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Interpol, which claims to be merely a clearing-house for information passed among police agencies in various countries, has been accused of releasing false information about Americans to foreign governments. A bill has been introduced in the state legislature to ban police cooperation with Interpol.
AUSTIN - Interpol, that international police force whose crime-fighting exploits usually happen only in detective novels, has been getting a black eye.
Although self-described as a private agency only to channel information among law enforcement units in 125 countries, Interpol has recently been accused of:
* Being involved in covert intelligence operations;
* Supplying false information which have led to illegal arrests of American citizens abroad;
* Providing information on Americans to Communist countries, including those with whom the United States have no diplomatic ties;
* Being under the control of officials with Nazi backgrounds.
These charges have come from a group known as the National Commission on Law Enforcement and Social Justice (NCLE), which claims to have documented abuses by Interpol.
A General Accounting Office (GAO) report in 1976, made at the request of a congressman, conceded the lack of control over information supplied Interpol by U.S. law enforcement agencies.
The GAO also said most requests via Interpol did not provide sufficient data on why the information was needed. It recommended improved "screening" of requests before providing information and encouraged the reporting of disposition of cases.
"Outcome data would give the U.S. Bureau (of Interpol) a valuable insight into whether requests from foreign governments are legitimate and whether they are serving useful law enforcement purposes," the report said.
Last month State Rep. Craig Washington, D-Houston, introduced a bill to prohibit Texas state or local government employees from giving to or requesting Information from Interpol.
Washington said damage that could be done to the privacy of an individual "by such an unrestricted foreign police force is immense."
NCLE is a private group begun by the Church of Scientology, according to Danny Chadwell, Austin director. Its goal is to expose and prevent the passing of false reports among law enforcement agencies.
The Church of Scientology takes such things seriously. It has filed a $750 million lawsuit against the FBI, the CIA and other governmental agencies because false reports were allegedly circulated claiming the church was a front for drug users, among other gossipy items.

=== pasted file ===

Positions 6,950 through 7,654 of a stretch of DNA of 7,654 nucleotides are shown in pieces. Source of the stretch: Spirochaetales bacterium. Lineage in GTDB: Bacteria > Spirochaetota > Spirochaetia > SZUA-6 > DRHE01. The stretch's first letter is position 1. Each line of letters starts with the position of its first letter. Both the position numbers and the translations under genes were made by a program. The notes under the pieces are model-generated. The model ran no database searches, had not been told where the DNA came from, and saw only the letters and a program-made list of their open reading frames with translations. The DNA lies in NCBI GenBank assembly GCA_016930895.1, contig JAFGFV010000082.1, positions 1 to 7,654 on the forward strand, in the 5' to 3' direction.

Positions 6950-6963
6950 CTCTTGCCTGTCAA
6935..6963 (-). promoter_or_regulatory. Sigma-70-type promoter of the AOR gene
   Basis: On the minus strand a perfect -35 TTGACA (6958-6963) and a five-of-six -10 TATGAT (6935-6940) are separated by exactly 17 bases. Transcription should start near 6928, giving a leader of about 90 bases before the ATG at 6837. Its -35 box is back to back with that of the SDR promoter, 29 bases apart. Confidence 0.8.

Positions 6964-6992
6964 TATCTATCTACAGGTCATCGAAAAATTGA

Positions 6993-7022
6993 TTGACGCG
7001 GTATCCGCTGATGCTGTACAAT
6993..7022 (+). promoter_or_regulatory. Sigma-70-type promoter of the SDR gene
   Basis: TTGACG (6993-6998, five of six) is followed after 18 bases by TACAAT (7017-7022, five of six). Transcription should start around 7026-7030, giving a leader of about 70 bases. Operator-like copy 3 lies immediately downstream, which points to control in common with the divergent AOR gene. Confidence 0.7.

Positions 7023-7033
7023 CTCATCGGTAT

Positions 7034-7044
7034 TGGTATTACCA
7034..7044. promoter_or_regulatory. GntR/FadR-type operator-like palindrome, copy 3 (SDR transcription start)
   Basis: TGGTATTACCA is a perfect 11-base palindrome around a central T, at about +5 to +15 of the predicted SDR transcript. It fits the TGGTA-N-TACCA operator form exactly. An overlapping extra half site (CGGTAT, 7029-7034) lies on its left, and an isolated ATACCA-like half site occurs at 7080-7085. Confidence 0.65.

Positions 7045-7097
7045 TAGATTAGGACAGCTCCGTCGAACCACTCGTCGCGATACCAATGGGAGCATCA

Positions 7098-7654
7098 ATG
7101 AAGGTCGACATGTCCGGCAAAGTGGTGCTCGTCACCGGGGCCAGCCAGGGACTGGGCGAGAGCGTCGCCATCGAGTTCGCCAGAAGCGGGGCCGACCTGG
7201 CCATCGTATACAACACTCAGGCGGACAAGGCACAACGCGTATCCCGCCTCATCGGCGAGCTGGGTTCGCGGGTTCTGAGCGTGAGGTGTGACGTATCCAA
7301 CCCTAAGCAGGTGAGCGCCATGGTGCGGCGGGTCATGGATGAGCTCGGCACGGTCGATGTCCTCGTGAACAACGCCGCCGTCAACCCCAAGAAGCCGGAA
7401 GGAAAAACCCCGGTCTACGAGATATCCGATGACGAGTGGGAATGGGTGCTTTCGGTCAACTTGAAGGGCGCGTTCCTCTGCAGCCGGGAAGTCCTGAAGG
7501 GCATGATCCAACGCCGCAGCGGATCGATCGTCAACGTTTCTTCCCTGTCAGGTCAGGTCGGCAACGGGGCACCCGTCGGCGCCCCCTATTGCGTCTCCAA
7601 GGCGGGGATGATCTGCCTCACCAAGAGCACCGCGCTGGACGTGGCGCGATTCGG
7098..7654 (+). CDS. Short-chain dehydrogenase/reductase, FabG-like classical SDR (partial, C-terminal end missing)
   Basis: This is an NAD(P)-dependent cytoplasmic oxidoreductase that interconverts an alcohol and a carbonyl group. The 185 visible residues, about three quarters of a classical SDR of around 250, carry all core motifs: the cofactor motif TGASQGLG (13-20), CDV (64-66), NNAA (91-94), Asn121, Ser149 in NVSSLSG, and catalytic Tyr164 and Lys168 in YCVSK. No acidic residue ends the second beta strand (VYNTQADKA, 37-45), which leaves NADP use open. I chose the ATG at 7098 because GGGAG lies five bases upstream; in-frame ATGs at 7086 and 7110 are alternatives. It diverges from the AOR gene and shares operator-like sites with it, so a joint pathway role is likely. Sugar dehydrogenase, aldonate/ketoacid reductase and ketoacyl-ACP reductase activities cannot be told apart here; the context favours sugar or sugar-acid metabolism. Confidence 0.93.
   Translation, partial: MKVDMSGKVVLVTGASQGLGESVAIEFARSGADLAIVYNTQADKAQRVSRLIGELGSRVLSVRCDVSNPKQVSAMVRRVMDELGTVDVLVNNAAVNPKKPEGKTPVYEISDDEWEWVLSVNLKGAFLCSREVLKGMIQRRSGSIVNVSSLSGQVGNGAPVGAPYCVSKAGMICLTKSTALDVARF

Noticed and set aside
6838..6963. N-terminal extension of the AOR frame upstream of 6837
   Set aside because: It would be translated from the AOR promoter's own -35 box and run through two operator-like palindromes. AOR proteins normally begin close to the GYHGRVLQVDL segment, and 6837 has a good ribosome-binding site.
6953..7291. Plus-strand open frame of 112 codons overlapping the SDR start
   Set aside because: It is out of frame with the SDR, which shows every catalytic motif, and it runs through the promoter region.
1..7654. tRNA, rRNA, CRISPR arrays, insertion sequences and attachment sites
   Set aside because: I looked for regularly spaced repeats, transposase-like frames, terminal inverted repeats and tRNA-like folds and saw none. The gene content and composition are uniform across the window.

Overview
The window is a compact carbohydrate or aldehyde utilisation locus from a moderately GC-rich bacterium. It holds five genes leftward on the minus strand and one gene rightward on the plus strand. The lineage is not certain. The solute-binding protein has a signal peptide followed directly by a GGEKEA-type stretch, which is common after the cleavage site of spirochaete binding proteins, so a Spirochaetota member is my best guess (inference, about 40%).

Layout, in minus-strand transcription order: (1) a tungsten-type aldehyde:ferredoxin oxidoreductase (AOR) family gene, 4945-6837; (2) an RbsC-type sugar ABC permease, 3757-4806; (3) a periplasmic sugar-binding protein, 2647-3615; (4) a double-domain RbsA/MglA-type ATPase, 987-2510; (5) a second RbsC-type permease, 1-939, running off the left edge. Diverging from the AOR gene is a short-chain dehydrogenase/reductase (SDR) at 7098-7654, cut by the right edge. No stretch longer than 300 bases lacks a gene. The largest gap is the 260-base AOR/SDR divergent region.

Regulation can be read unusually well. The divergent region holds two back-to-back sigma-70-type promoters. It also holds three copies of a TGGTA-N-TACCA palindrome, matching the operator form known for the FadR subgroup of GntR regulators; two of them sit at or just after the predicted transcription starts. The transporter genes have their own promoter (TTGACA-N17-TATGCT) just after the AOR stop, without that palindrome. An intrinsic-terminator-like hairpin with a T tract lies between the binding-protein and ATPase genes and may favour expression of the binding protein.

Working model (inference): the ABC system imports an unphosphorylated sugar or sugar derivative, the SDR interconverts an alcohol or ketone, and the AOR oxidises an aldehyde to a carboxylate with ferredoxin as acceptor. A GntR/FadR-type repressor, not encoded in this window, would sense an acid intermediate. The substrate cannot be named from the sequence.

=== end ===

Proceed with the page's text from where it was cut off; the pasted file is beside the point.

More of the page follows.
Chadwell said most of NCLE's research so far has been pointed at Interpol.
Copies of reports prepared by the group include purported statements by American residents who claim to have been victimized by Interpol's false reports.
One case is that of Mohammod Sami, a member of the International Monetary Fund who works in Washington, D.C.
Sami says he took his two children to Germany on vacation in 1975 and his wife complained to police that he had kidnapped them.
Althought the FBI and local police refused to intervene on the grounds it was a civil matter, Sami says the Interpol bureau in Washington falsely reported to Interpol in Germany that he was wanted for an extraditable offense.
He was arrested by German police and held three days before the U.S. State Department got him released and he says, issued a formal apology.
Sami is suing Interpol for $9 million.
NCLE also says it has found "agents" of Interpol in several cities, although they all seem to be private detectives and Interpol denies having agents.
Author Ladislas ("Patton") Farago sent the NCLE a letter saying he had found documents showing Nazi officials had taken over Interpol during the war. Farago also claims that Interpol's "protective curtain" in South America has enabled former Nazis who escaped prosecution for war crimes to "remain at large, not only unmolested, but actually protected and guarded . . ."
And Chadwell said that until 1972, the head of Interpol was a former Nazi SS officer.
NCLE is trying to get legislation passed in several states to prohibit Interpol from obtaining information from police. Chadwell says a bill has been introduced in Congress placing Interpol's U.S. bureau under the Freedom of Information Act, from which it is now exempt.
Althought federal agencies apparently make frequent responses to Interpol requests (according to the GAO report), there appears to be little contact with Texas law enforcement units.
The Texas Department of Public Safety claims "no working relationship" with Interpol, which a spokesman said meant no information is given or received from it.
A Houston Police Department intelligence officer said he recalled only "one or two" requests from Interpol in the past year.
They concerned the disposition of cases, he said. While HPD has no formal policy for dealing with Interpol, the officer said "I probably wouldn't respond" to any request for information other than the outcome of cases.